Last week’s election results certainly made a mockery of the predictions of the pollsters.
We were constantly told that the two main parties were neck and neck, and that as such we were heading for another hung parliament.
The pollsters had not been so wrong since 1992 when Conservative leader John Major remained in power, giving the Tories, against all the odds, a fourth consecutive election victory.
I remember it vividly as I was an undergraduate studying Law and Politics at Lancaster University. I, and a large number of my fellow students, had decided to remain up all night to watch the results come in.
We were anticipating a Labour victory, and thought this cause to celebrate. We settled in for the night at a campus bar hoping to party.
It soon turned out that the numerous snakebites and blacks that were downed were in fact drowning our sorrows.
By 4am it was obvious things were not going Labour’s way, and by now we were three sheets to the wind.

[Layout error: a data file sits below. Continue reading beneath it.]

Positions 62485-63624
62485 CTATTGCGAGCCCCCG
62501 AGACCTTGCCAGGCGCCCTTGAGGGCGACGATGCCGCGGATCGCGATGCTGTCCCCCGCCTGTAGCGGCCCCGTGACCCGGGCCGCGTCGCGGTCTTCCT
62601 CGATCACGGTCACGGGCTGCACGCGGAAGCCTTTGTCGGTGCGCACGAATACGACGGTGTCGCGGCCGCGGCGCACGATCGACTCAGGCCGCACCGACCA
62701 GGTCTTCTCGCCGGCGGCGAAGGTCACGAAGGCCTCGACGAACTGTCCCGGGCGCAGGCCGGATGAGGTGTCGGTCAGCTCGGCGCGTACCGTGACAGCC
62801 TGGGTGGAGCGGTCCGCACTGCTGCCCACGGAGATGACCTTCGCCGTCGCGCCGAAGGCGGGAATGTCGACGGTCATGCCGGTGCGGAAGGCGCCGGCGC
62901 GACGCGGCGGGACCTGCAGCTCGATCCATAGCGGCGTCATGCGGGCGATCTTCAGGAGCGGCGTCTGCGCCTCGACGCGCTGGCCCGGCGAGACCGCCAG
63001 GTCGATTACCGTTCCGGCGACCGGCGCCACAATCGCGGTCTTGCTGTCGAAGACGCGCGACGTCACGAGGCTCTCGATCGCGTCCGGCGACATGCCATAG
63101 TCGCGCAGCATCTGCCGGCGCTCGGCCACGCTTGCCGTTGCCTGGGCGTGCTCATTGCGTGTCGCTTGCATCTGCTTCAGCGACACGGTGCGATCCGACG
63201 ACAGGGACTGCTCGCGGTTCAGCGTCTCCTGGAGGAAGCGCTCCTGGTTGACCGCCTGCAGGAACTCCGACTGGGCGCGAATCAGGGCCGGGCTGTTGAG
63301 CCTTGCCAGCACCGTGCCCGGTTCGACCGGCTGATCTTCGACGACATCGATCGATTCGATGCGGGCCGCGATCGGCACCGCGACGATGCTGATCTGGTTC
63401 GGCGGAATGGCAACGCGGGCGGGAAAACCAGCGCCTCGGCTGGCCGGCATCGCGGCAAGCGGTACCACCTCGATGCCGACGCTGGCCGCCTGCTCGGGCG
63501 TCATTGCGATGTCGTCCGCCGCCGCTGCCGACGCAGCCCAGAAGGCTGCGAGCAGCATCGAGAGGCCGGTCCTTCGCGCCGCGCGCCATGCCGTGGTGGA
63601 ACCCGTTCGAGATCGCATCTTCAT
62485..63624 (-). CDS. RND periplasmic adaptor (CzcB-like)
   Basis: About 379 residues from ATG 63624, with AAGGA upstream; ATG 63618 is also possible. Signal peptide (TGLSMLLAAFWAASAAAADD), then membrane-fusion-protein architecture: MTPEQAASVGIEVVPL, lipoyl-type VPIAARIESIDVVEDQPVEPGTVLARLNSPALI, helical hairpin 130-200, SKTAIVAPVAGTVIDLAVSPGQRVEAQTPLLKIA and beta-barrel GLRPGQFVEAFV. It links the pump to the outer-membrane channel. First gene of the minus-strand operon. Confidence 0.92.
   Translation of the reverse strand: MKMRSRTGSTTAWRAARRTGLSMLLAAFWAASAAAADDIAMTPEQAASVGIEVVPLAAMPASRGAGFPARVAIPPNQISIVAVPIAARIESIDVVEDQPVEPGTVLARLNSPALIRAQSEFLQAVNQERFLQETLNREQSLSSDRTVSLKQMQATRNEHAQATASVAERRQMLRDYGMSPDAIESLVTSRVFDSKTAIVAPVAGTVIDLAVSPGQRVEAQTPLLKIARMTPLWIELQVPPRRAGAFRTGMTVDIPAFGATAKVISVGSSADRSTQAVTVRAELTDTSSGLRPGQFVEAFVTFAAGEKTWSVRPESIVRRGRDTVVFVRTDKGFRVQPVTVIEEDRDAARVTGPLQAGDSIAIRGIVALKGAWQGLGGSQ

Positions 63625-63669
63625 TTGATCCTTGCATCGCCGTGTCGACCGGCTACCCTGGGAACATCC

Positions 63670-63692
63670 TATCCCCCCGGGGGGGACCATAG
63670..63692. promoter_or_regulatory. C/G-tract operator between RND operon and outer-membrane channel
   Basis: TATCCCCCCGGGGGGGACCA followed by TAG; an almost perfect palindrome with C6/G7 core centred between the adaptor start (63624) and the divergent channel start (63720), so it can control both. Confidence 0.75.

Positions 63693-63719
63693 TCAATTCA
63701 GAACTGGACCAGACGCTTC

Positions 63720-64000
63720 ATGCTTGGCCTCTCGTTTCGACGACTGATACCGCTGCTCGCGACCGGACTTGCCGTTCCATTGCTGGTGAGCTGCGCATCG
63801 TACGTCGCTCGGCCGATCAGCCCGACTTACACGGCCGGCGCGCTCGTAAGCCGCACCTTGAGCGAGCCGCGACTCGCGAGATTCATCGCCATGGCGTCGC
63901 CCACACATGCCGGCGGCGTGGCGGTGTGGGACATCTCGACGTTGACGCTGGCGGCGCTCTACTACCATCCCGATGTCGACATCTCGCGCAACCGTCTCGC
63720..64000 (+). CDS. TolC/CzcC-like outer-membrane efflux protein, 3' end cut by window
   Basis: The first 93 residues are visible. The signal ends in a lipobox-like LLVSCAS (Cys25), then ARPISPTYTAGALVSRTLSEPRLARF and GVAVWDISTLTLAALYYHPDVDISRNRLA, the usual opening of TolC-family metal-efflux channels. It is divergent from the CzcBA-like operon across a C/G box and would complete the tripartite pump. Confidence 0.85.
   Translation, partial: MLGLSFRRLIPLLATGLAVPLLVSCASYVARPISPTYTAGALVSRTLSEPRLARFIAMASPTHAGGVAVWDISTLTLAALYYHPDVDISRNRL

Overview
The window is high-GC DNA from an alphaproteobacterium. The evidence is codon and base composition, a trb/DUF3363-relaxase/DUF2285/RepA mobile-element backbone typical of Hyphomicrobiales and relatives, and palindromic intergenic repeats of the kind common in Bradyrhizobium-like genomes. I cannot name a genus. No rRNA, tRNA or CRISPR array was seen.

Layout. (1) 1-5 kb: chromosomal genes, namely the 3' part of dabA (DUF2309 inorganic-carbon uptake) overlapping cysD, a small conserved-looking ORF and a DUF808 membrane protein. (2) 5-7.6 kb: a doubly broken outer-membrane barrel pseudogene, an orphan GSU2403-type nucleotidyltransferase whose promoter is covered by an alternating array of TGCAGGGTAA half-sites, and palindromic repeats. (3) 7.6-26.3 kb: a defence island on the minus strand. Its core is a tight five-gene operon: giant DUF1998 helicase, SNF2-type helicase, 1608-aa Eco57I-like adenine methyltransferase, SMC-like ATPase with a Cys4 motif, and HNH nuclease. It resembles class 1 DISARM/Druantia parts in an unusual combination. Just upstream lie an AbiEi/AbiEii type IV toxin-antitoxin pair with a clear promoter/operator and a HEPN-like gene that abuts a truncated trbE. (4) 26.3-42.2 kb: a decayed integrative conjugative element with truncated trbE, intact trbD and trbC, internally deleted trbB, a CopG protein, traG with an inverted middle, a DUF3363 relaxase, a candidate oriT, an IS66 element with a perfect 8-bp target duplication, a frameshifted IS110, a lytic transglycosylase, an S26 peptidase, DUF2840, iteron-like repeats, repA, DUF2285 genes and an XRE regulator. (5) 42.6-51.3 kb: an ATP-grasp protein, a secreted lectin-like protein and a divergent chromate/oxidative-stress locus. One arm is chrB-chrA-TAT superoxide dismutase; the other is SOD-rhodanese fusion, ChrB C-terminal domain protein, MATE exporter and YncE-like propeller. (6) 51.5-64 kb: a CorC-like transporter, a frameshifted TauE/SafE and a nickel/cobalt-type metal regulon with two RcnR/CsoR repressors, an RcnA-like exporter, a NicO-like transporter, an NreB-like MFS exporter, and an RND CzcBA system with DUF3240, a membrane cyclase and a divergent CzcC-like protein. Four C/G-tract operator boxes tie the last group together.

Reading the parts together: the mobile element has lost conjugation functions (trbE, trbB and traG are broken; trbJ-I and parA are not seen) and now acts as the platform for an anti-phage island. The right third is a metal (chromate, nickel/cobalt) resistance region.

The triumphant Tories were becoming more and more irritating so it was decided our best policy would be to accept defeat and slope off as quietly as possible.
As we know policies don’t always get adhered to, and one of my mates decided that his parting shot would be to tip the contents of the ice bucket that had been holding their champagne over the head of the loudest, and most obnoxious Tory.
Amid raucous laughter, three mates and I stumbled into the night believing that we had exacted some form of revenge, and set off towards our student digs in Greaves. We only got as far as the university rugby pitches when we decided to sit down and take in everything that had happened.
The next thing I remember is waking up at 8.30am, dew sodden and extremely hungover. The sun was shining and briefly I hoped it had all been a bad dream. I woke my mates to have the harsh reality confirmed and then as now we had a Tory government to look forward to.
Why can’t the polls be right when you want them to be?